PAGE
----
BMW X7 xDrive40d M Sport

BMW X7 front lead

Facelift brings more power and aesthetic updates to large and luxurious SUV

BMW increasing the power output of the straight-six diesel in the X7 (badged xDrive40d) from 335bhp to 347bhp might sound about as necessary as nicking your friend’s last chip when you’ve just ordered a super-size Mac Whopper meal. 

However, the point was not making this humongous SUV a microsecond faster to 62mph but reducing its consumption, that extra 12bhp coming from a new mild-hybrid system – a crankshaft-mounted starter-generator on the eight-speed automatic gearbox, with a small battery to hold its charge.

This comes as part of the mid-life facelift for the largest BMW – or rather, what was the largest BMW until the arrival of the XM. Compared with that overwrought monster, this seven-seater, which focuses much more on refined luxury than aggressive sportiness, looks almost shy and retiring. 

That’s despite it having something of a killer-robot stare, the result of the front light clusters being split as part of a fairly significant redesign. So yes, the most notable element of a BMW design is not, for once, on grilles that make a commercial wok look small – albeit maybe only because the X7 has had those since day one…

As ever, the effect of this is a matter of personal opinion, but there’s no denying that it matches the visual attitude of the M Sport specification that most will order (the alternative is the Excellence, which thankfully isn’t inappropriately named).

Diesel and performance don’t automatically go together in many minds, but my goodness, the X7 xDrive40d pulls like Casanova. Call for it all on a motorway slip road and a relentless flow of torque takes you to 62mph in 5.9sec. In a seven-seat, 5.2-metre-long, 2490kg brick. Thank you very much, 516lb ft of torque – more than in a Ferrari Enzo – from a lowly 1750rpm. 

Even more powerful engines are available in the X7: the ‘B58’ turbo petrol straight six, with 375bhp, up 50bhp thanks to the same 48V measure, badged xDrive40i; and a 4.4-litre twin-turbo petrol V8, still with 523bhp but in new MHEV form now called the M60i (not M50i) xDrive. Surely nobody could truly need more power than this, though? Furthermore, the petrols will be less economical than this diesel, which itself only reaches the mid-30s in terms of MPG, officially and in practice, even if you don’t hold back.

The ‘B57’ also doesn’t sound like a diesel – no clattering or gravelly loudness – and is smooth as marble in its delivery, meaning the only real argument against is future-proofing, what with ULEZs and more.

The smoothness and refinement of the engine really matches the character of the rest of the X7, which is just so comfortable and laid-back, despite this one being an M Sport. Even with 21in wheels on thin-walled tyres, the ride disappoints in neither the primary nor the secondary sense. It’s just all-out comfort, all of the time. Only the roar of its run-flats over coarse surfaces irks.

Meanwhile, the chassis feels as if it had limits beyond what was appropriate to try in such a massive machine in green England. I mean that mostly due to its great width, rather than concerns about stopping, because it has supermini-wheel-sized brake discs grabbed by fist-like calipers.

The directness and sharpness of the steering still surprises – but not as much as how small the car feels once you’ve walked the mile around it and jumped up into the driver’s seat. Far from the bus I assumed it would feel like, it shrinks around you to feel just like a longer and taller 3 Series. It really is quite remarkable, and not something that you would feel in many similarly sizeable SUVs. (The sensation also continues during parking, due to the veritable army of sensors, cameras and graphics at your disposal.)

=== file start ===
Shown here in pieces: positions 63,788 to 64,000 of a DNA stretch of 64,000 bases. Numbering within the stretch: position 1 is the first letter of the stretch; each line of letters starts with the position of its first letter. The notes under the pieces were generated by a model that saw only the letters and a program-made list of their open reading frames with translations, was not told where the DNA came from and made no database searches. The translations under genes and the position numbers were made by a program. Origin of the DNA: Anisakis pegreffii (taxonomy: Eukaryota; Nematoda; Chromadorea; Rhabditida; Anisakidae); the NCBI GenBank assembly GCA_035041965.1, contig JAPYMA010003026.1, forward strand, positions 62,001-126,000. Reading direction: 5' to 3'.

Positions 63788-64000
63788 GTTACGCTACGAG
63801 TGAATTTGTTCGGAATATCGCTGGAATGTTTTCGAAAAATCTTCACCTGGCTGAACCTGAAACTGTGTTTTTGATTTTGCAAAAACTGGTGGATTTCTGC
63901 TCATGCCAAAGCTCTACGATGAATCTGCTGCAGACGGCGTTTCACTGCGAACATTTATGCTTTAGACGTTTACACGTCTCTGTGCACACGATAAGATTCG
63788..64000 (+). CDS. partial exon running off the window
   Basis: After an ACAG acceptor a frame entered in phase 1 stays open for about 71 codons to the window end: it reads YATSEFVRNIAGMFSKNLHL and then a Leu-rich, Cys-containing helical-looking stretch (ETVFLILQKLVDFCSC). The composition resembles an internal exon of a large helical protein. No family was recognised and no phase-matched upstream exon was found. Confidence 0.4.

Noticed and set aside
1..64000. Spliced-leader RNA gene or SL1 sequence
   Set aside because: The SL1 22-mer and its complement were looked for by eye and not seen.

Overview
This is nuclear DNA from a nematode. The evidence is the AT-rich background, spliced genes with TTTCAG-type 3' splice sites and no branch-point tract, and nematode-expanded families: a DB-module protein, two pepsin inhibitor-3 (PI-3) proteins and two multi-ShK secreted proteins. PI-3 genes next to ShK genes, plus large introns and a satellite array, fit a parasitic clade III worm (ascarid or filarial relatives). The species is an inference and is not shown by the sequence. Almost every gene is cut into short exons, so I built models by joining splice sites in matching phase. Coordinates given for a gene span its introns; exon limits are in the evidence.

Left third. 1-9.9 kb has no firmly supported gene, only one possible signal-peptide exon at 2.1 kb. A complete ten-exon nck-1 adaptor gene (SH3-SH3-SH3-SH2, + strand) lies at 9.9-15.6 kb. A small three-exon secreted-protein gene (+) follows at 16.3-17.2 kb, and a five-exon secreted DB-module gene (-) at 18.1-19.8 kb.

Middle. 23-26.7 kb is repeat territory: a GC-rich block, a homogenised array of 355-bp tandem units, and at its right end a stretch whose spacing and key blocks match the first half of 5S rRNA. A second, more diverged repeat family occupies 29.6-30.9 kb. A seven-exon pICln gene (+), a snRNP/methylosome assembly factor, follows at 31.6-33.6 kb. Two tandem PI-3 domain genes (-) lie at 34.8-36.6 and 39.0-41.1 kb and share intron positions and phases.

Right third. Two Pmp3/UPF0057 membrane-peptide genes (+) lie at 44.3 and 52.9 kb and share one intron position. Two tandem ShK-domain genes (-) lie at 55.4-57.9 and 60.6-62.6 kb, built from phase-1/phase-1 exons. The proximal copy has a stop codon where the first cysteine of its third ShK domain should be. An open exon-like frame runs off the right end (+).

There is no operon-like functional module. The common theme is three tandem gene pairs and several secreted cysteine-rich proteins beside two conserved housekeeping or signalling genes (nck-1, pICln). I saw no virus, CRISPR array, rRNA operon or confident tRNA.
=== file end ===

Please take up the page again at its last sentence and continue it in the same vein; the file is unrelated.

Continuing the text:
This is despite the fact that the driving position is very roomy – you would have to be big for a Dutchman to complain about either your head or legs – and seemingly in a different lane from your front passenger. The seats themselves are very comfortable, as they should be, given they have many degrees of electronic adjustment and massaging functions.

Not that I realised the latter fact for a while, as the 14.9in infotainment touchscreen – housed within a single curved span alongside the 12.3in digital instrument display – is verging on information overload. Most people have fewer apps on their iPads, honestly. Don’t read the manual and you could still be finding new features after years of ownership.

Whether that’s a criticism depends largely on your perceptions of luxury. What I wanted was mostly easy – sat-nav, Apple CarPlay, DAB radio – or, in the case of trying to add a new phone, bewildering. Changing the ambient lighting was easy, too: I chose Flamingo mode, with even LED elements in the sunroof contributing to an awesome synthwave night vibe.

It goes without saying that the X7 is comfortable for rear passengers too, and shorter adults wouldn’t feel too aggrieved about having to sit in the (otherwise very large indeed) boot.

I expected to dislike the X7 for embodying the needless excess of large SUVs or find it cumbersome and unpleasant to drive. In the end, neither assumption was correct. The lower 7 Series limousine is probably still the better luxury car in outright terms, but it doesn’t offer the outstanding practicality of the X7. And there’s no reason why the diesel should lose its status as the best-selling variant thereof – not in and of itself, anyway.

Source: Autocar

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